To make full use of our SingapoRediscover vouchers, my family and I decided to spend a day in Sentosa Singapore and visit some kid-friendly indoor places (Singapore weather is infamously humid and hot), the SEA Aquarium was an obvious first choice. I have been to the older aquarium some 10 years ago and was expecting the same stuff in this newer SEA Aquarium. We actually left the aquarium impressed and in awesome of the majestic fish tank, the amount of marine animals that swam around us, and even had a close encounter with dolphins (divided by the fish tank of course). The tickets to the aquarium cost SGD35 for adults, SGD23 for kids.
The SEA Aquarium is home to more than 100,000 marine animals of over 1,000 species, across 45 different habitats. It houses the world’s largest collection of manta rays, particularly the unique giant oceanic manta ray in captivity. According to WorldCitiesRanking, up until 2014, the aquarium was the world’s largest aquarium by total water volume, but Chimelong Ocean Kingdom surpassed it. In fact there were massive amount of fishes surrounding us during our two-hour time in there, it almost felt like the marine animals are watching us humans as exhibits.
We bought our tickets online in advance, which is essential as capacity in the aquarium is restricted during this Covid-19 period. Of course, you can also buy the tickets on the spot but run the risk of not getting any tickets.
The first exhibit that greeted us was also one of the most impressive gigantic fish tank that contains more than four million litres of water. We saw exhibits of shipwrecks with marine plants and corals growing around the wrecks. In the same exhibit hall, one can also sit from afar in a thematic hall with marine lighting effects and soundscape to watch the shipwreck and marine animals swimming around, like a huge live theatre.
The Shipwreck Habitat is viewable from two galleries – the main viewing panel and an immersive walkthrough tunnel. We saw divers doing some work in the waters and they interacted with us too which was funny.
According to the official website of S.E.A. Aquarium, here they successfully bred a unique specie of the critically endangered bowmouth guitarfish aka the shark ray. Try to spot it in the video below.
Sounds like a dim sum restaurant or beer garden, Coral Garden is actually a cylindrical 8-meter high habitat for a vibrant reef world, housing more than 5,000 fishes from over 100 species. You can see the corals but they are all fake, for the logical reason that the reef-eating fishes would eat them. We were quite fascinated by the colour fishes that were having fun swimming around and under the reefs.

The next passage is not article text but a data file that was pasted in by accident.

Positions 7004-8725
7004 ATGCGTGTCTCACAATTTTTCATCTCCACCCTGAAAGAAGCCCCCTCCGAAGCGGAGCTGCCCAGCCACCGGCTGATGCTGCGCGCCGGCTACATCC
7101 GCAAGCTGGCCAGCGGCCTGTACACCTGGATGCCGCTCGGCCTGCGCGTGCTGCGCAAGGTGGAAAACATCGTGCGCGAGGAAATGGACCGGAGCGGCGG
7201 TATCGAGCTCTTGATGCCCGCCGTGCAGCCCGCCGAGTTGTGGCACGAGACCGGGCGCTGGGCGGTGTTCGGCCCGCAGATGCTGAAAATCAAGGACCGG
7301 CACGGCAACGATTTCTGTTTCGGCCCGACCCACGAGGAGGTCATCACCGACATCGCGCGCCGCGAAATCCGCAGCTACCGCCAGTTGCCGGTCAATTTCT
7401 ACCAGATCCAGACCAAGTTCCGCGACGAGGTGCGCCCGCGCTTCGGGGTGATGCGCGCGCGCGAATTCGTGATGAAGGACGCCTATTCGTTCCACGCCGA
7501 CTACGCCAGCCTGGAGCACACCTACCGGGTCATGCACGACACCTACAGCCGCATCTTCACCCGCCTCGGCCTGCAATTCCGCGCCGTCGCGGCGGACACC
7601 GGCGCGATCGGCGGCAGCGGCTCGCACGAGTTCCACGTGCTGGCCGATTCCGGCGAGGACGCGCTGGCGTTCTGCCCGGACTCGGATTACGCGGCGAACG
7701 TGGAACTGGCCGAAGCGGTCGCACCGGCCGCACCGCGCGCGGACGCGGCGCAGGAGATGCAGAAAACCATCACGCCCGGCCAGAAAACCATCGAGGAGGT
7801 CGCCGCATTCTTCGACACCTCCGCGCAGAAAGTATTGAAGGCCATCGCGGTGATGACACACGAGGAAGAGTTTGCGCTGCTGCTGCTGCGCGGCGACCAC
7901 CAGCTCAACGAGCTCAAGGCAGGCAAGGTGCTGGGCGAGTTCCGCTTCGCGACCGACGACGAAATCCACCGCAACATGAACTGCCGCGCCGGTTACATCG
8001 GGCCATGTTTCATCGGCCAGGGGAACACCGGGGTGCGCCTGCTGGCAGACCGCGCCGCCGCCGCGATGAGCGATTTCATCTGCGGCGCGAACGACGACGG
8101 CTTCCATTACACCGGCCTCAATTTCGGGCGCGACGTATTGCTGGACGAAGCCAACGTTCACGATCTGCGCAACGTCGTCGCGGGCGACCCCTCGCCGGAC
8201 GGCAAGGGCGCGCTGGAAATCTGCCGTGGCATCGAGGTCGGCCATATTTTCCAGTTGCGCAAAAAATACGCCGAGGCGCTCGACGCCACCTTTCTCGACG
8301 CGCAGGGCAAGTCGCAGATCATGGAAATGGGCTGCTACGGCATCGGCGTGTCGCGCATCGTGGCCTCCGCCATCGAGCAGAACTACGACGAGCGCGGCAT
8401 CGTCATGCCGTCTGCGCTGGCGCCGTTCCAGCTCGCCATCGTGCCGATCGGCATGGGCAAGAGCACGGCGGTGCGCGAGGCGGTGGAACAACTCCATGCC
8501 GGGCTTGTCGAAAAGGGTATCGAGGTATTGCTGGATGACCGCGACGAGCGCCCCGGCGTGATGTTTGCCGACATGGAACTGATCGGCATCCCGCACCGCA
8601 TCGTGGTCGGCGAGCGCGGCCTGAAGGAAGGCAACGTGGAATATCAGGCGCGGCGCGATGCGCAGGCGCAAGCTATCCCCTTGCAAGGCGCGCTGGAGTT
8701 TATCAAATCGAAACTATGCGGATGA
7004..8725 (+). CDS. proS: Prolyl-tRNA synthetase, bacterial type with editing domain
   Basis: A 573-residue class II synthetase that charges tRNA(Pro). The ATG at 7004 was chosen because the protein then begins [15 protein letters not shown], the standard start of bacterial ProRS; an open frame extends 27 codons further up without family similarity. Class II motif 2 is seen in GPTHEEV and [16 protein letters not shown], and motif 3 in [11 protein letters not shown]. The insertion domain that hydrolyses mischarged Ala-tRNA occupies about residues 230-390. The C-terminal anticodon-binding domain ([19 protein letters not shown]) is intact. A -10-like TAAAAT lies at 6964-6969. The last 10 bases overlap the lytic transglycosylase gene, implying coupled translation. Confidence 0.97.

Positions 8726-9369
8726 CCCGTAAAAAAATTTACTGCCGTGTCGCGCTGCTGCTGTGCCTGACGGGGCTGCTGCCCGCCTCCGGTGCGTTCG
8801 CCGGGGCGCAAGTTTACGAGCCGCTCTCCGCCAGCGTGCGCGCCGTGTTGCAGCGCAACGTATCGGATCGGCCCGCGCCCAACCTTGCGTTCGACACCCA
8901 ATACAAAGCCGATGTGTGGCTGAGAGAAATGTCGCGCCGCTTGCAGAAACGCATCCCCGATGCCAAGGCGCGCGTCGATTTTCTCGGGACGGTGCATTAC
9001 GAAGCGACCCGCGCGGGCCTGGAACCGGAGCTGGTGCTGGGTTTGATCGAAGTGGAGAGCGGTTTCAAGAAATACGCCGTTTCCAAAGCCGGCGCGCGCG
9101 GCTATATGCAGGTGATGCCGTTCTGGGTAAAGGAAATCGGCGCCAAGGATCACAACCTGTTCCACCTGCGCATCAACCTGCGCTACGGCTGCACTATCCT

Sea Jellies Gallery
The stunning sea jellies gallery is definitely instagrammable. The first marine animal in this gallery is this big octopus that can’t keep ‘dancing’ in front of us spectators. However due to its size and its fluid movements, our little nephew was a little fearful of this jelly animal.
Jellyfishes to me, are a mysterious specie of marine animal. They look so beautiful, luminous under the lights, yet their stings can be very severe. I read that some species of jellyfishes do produce light although most of them merely reflect the lights around them. They have no bones, brains, teeth, blood or fins and are made up of more than 95 percent water! The SEA Aquarium features jellyfishes such as moon sea jelly and white spotted sea jelly.
One of the highlights in the aquarium was the closeup to the dolphins. There were about 2-3 dolphins in a huge tank, swimming in high speed around and teasing the visitors. Kids were thrilled when these dolphins swim past the viewing panel. Do note that the queue to enter the viewing panel can be quite long due to social distancing measures. Only one family is allowed per viewing panel.
Open Ocean Habitat
The iconic centerpiece of the SEA Aquarium is a magnificent stunning viewing panel of about 36 meters wide, over 8 meters tall and 70 cm thick, contains more than 18 million litres of water (equivalent to 7 Olympic-sized pools), home to 120 species of marine animals including manta rays. According to the SEA Aquarium, this Open Ocean Habitat is certified as a full open water dive site thus good news for divers, you can get certified here in this ‘pool’.
Directly in front of the Open Ocean Habitat is the Aqua Gastronony, a dining hall with eight igloo pods for dining and events. Definitely an experience to hold or attend and event there!
After the Open Ocean Habitat, we came to the Shark Seas area, home to more than 70 sharks from 12 species, viewable from the flat viewing panel and the underwater tunnel
Towards the end of the SEA Aquarium
The whole education component in the aquarium was end-to-end, even after all the marine animal exhibits, there are displays of exhibits of frogs (colourful poison arrow frogs), activities and retail therapy for kids.
Interactive experiences & feeding sessions
Here, kids and adults were invited to come up close to animals such as the epaulette shark as well as the knobbly sea star, a native sea star recognised by the chocolate chip-like knobs on top of its body. Dyson sponsored wash basins were provided to sanitise our hands before and after dipping our hands into the tanks.